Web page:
Limitations: This study was limited by heterogeneity of the clinical sample and an inability to examine learning.

Conclusion: These results suggest that reduced confidence in how to act, rather than increased emotional conflict, may explain maladaptive approach-avoidance behaviours in people with psychiatric disorders.
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http://dx.doi.org/10.1503/jpn.200032DOI Listing
http://www.ncbi.nlm.nih.gov/pmc/articles/PMC7955838PMC
January 2021

Integration of Simultaneous Resting-State Electroencephalography, Functional Magnetic Resonance Imaging, and Eye-Tracker Methods to Determine and Verify Electroencephalography Vigilance Measure.

Brain Connect 2020 12 28;10(10):535-546. Epub 2020 Oct 28.

Laureate Institute for Brain Research, Tulsa, Oklahoma, USA.

Concurrent electroencephalography and resting-state functional magnetic resonance imaging (rsfMRI) have been widely used for studying the (presumably) awake and alert human brain with high temporal/spatial resolution. Although rsfMRI scans are typically collected while individuals are instructed to focus their eyes on a fixated cross, objective and verified experimental measures to quantify degree of vigilance are not readily available. Electroencephalography (EEG) is the modality extensively used for estimating vigilance, especially during eyes-closed resting state. However, pupil size measured using an eye-tracker device could provide an indirect index of vigilance. Three 12-min resting scans (eyes open, fixating on the cross) were collected from 10 healthy control participants. We simultaneously collected EEG, fMRI, physiological, and eye-tracker data and investigated the correlation between EEG features, pupil size, and heart rate. Furthermore, we used pupil size and EEG features as regressors to find their correlations with blood-oxygen-level-dependent fMRI measures. EEG frontal and occipital beta power (FOBP) correlates with pupil size changes, an indirect index for locus coeruleus activity implicated in vigilance regulation ( = 0.306,  < 0.001). Moreover, FOBP also correlated with heart rate ( = 0.255,  < 0.001), as well as several brain regions in the anticorrelated network, including the bilateral insula and inferior parietal lobule. In this study, we investigated whether simultaneous EEG-fMRI combined with eye-tracker measurements can be used to determine EEG signal feature associated with vigilance measures during eyes-open rsfMRI. Our results support the conclusion that FOBP is an objective measure of vigilance in healthy human subjects. Impact statement We revealed an association between electroencephalography frontal and occipital beta power (FOBP) and pupil size changes during an eyes-open resting state, which supports the conclusion that FOBP could serve as an objective measure of vigilance in healthy human subjects. The results were validated by using simultaneously recorded heart rate and functional magnetic resonance imaging (fMRI). Interestingly, independently verified heart rate changes can also provide an easy-to-determine measure of vigilance during resting-state fMRI. These findings have important implications for an analysis and interpretation of dynamic resting-state fMRI connectivity studies in health and disease.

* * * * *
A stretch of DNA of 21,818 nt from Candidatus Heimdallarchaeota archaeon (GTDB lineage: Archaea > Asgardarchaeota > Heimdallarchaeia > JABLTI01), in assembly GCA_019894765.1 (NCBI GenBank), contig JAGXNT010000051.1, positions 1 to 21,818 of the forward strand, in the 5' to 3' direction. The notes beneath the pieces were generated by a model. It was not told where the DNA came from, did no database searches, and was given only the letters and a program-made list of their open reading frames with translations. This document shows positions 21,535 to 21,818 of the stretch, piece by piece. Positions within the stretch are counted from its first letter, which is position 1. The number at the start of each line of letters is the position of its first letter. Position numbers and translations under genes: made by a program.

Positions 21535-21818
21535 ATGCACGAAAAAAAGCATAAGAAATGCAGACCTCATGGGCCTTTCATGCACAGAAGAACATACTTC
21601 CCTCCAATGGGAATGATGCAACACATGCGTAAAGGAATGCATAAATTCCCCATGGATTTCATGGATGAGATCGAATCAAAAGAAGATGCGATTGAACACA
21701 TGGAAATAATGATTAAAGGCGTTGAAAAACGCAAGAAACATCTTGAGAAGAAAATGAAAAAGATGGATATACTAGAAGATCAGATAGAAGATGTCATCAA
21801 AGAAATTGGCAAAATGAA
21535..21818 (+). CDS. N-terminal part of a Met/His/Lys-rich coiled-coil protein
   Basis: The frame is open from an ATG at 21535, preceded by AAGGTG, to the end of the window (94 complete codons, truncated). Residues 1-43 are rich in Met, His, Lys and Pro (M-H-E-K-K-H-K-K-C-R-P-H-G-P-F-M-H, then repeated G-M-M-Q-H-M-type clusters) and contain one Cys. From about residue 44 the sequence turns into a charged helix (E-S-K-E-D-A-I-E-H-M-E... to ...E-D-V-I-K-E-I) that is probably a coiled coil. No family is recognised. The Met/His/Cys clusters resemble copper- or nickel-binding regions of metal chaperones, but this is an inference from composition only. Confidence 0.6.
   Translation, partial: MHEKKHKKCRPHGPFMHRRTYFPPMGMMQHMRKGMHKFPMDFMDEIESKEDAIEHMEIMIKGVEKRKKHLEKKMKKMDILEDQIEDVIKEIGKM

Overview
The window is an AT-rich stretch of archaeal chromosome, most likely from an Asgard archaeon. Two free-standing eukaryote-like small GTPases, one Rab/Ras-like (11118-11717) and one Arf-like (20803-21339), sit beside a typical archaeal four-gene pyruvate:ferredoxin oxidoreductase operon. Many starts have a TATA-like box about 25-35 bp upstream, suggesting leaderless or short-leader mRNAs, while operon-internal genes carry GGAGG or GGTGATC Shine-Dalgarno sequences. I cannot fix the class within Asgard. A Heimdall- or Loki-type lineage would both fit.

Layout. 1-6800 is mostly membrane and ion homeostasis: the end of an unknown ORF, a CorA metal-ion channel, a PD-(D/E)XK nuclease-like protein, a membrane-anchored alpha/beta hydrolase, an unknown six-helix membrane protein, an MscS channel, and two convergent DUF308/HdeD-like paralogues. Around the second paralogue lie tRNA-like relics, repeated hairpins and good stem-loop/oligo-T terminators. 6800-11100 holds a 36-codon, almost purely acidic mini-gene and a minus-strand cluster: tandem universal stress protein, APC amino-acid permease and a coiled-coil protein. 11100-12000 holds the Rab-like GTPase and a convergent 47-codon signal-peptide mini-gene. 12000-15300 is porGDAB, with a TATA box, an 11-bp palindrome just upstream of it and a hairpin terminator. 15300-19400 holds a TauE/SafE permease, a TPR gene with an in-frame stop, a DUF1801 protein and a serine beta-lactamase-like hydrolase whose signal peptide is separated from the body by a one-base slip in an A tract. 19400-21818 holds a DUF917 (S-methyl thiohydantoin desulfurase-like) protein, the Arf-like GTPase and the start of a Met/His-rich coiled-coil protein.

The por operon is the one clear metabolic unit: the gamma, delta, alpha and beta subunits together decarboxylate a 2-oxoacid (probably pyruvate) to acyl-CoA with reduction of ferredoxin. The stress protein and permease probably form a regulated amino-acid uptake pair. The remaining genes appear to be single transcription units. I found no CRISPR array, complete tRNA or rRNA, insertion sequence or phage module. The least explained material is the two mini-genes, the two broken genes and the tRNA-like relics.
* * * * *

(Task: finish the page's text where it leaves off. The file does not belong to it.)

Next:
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http://dx.doi.org/10.1089/brain.2019.0731DOI Listing
http://www.ncbi.nlm.nih.gov/pmc/articles/PMC7757617PMC
December 2020

Parsing impulsivity in individuals with anxiety and depression who use Cannabis.

Drug Alcohol Depend 2020 12 16;217:108289. Epub 2020 Sep 16.

Laureate Institute for Brain Research. 6655 S. Yale Ave., Tulsa, OK 74136. USA; University of Tulsa, Tulsa, OK, USA.